I recently visited the Electric Vehicle Discovery Centre here in Toronto. It’s operated by Plug’n Drive, a non-profit organization focused on “accelerating the adoption of electric vehicles to maximize their environmental and economic benefits”. That’s right from their website. Their staff are very well informed, friendly, and happy to answer every question I had. The best part is, you can test drive electric vehicles right from their facility and there’s no sales pressure to buy anything because they don’t sell anything. I only had time to drive the Chevy Bolt and the BMW i3, but they have others and a VW e-Golf coming soon.
I highly recommend a trip to their centre and taking the time to drive every car you can. Their Chevy Bolt is the only one in Ontario that’s available for test drives right now. It has a listed range of 380 kms, but when we drove it the vehicle calculated an estimated 490 kms of range based on its past drivers. At a $43,000 list price in Ontario, and $14,000 in rebates available from the Province, it can be a very affordable option. The only problem is that it might be hard to get your hands on one. Very soon though there will be a flood of EVs on the market, so if you don’t like the options today more are coming.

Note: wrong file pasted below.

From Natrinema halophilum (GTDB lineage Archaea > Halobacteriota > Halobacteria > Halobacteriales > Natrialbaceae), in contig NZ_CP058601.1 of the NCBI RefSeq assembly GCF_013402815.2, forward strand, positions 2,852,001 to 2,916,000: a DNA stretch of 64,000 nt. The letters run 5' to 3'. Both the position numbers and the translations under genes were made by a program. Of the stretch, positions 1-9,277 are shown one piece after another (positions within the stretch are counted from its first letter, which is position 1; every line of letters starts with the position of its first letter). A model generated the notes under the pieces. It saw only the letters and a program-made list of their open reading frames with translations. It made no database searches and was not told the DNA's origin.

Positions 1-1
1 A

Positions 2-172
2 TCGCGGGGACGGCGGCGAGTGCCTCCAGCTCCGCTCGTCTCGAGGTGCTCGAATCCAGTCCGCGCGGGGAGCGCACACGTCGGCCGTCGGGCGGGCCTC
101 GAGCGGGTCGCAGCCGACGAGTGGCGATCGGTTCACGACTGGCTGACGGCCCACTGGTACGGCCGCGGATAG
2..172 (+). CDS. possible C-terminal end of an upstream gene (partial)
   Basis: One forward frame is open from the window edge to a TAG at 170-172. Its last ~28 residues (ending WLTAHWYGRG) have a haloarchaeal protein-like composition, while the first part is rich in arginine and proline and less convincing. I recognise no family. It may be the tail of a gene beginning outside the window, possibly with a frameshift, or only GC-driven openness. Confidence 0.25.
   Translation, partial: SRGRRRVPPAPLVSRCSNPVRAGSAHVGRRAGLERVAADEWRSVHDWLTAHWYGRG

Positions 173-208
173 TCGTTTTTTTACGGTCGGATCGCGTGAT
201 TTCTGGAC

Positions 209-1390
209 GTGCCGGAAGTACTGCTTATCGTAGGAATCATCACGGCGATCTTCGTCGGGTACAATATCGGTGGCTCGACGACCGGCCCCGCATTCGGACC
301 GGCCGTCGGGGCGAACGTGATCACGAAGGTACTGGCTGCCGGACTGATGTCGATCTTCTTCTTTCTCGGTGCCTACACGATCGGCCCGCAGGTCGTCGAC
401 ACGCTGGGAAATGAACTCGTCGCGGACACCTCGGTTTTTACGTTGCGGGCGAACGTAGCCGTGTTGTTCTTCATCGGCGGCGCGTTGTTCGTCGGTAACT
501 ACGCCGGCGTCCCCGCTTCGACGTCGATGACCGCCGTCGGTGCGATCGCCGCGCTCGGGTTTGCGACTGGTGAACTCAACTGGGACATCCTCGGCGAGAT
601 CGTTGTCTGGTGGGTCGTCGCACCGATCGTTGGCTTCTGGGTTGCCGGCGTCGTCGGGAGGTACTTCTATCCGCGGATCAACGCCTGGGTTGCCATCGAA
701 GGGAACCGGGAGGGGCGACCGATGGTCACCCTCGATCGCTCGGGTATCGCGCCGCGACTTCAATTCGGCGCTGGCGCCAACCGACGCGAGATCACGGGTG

Both the Bolt and the BMW i3 were extremely fun to drive. Responsive, smooth, and quiet. They can also save you $1500 a year in fuel (if you drive ~20,000 kms a year) and they are a huge benefit to the environment. If you’re interesting in reading more about the environmental benefits and are maybe skeptical of their manufacturing, please check out the article I recently wrote for Teslarati. It covers the lifecycle impact of an electric vehicle and compares manufacturing emissions. Also did you know that driving an EV results in a 94% reduction in operating greenhouse gas emissions in Ontario?
Please also complete the survey on electric vehicles at UHN to help us plan for future charging needs. Survey – Gauging Electric Vehicle Interest at UHN
Electric vehicles are going to be a big part of our sustainable future. But they are still just one part, even within transportation. Carpooling, mass transit, cycling, and walking are all better options than single occupancy vehicle trips. They reduce congestion, facilitate social interaction, save money, and generally improve health. Please consider them as part of your transportation options.